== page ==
What’s the conveyancing process for buyers?

Conveyancing is when home ownership is transferred from one owner to another, and covers the legal documents involved in making this change official. The conveyancing process for buyers starts when your offer is accepted and ends after completion.

Most people instruct a solicitor to take care of the conveyancing process. Before this begins, you’ll receive a Letter of Engagement from your solicitor that you’ll need to sign and return. This basically gives them the green light to represent you and will list how much they charge and when payment is due.

If you’re not sure where to start with finding a solicitor, ask a friend (or even your mortgage advisor or estate agent) for a referral. Finding a good one will help with all the steps that come next.

Setting everything up

The first decision is to let your solicitor know how you want to hold the property – for instance, whether you are the sole owner or if it’s a joint purchase. If you’re buying a place with your significant other, then you have two options:

Once that’s taken care of, you can let the estate agent know which solicitor you’re using so they can send you a Memorandum of Sale. This essentially confirms the agreed price and some other basic information, although it’s not legally binding.

Doing the legal legwork

Now it’s time for the solicitors to get the ball rolling. Your solicitor will ask the seller’s solicitor for a draft contract, which will include details on the title to the property, answers to a few questions you might have, and a copy of the lease (if it’s a leasehold).

They might then raise questions with the buyer’s solicitor and generally go back and forth a bit while they do things like:

You’ll also need to confirm your mortgage in principle and send this offer to your solicitor.

Exchanging contracts

If everyone is happy with the draft contracts and any questions have been cleared up, you’ll be asked to sign on the dotted line.

This is also (big gulp) when you’ll send the first payment, usually 10% of the purchase price, to your solicitor. If your deposit is tied up in the sale of your property, the deposit can sometimes be paid at a later date.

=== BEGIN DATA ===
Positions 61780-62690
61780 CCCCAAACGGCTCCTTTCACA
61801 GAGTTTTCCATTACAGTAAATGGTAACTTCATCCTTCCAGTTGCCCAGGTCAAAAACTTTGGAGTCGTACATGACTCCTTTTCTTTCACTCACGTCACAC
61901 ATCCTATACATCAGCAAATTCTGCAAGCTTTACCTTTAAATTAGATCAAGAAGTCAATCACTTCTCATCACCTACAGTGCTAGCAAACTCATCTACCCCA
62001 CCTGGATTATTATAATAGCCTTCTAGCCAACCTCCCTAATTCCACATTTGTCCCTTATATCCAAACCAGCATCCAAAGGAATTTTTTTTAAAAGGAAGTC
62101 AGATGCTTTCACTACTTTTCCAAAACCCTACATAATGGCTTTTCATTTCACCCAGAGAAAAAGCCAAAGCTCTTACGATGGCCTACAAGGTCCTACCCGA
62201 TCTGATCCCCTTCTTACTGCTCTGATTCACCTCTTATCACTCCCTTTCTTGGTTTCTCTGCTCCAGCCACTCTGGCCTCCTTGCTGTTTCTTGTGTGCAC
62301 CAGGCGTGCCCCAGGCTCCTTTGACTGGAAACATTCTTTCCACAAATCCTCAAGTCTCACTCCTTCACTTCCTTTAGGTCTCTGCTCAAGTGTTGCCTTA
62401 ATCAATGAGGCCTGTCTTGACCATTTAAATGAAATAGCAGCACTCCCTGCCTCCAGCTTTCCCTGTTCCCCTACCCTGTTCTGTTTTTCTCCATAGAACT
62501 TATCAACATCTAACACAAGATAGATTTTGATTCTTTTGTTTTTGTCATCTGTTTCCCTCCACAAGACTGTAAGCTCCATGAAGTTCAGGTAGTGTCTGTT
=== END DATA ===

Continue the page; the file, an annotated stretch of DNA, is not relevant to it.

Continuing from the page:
There are a couple of things you’ll need to do before contracts are exchanged:  

When you and the seller both give the go-ahead, the solicitors will exchange contracts and you’re then legally committed to buying the property.

If anyone gets cold feet or has a change of heart after this point, the other can claim compensation.

Before completion

You’re now on the home straight. There’s usually just a week or two before exchanging contracts and completion (picking up the keys).

Your solicitor will have a few final items to take care of such as drawing up the Transfer Deed (to register the property in your name). They should also send you a final statement to let you know how much money needs to be transferred before the day of completion.

This leaves you with the fun task of packing boxes, sending out the house-warming invites and getting ready to take the obligatory selfie on the morning of completion when you can pick up the keys from the estate agent.

Final thoughts

Although the conveyancing process sounds mind-twistingly complex, in reality it’s just a series of small steps that are mostly carried out by your solicitor and the estate agent – and, after all, they’ll know the process inside out. You’ll be guided from beginning to end, and have the chance to ask questions if you’re unsure about anything. That’s why we suggest finding a solicitor that you trust and keeping communication open at all times with the estate agent. If you’re considering buying or selling a property in East London, email info@keatons.com and we’ll be happy to help.

See our full list of property advice articles in our Knowledge Centre.

About Keatons

Keatons has been based in East London for over 20 years and has since expanded to the north and south of the city. We have an outstanding Trust Pilot rating from customers and we are known for helping sellers and landlords achieve the best possible market price for their property. To find out more, visit www.keatons.com.

How much is your home worth?

Let's crunch the numbers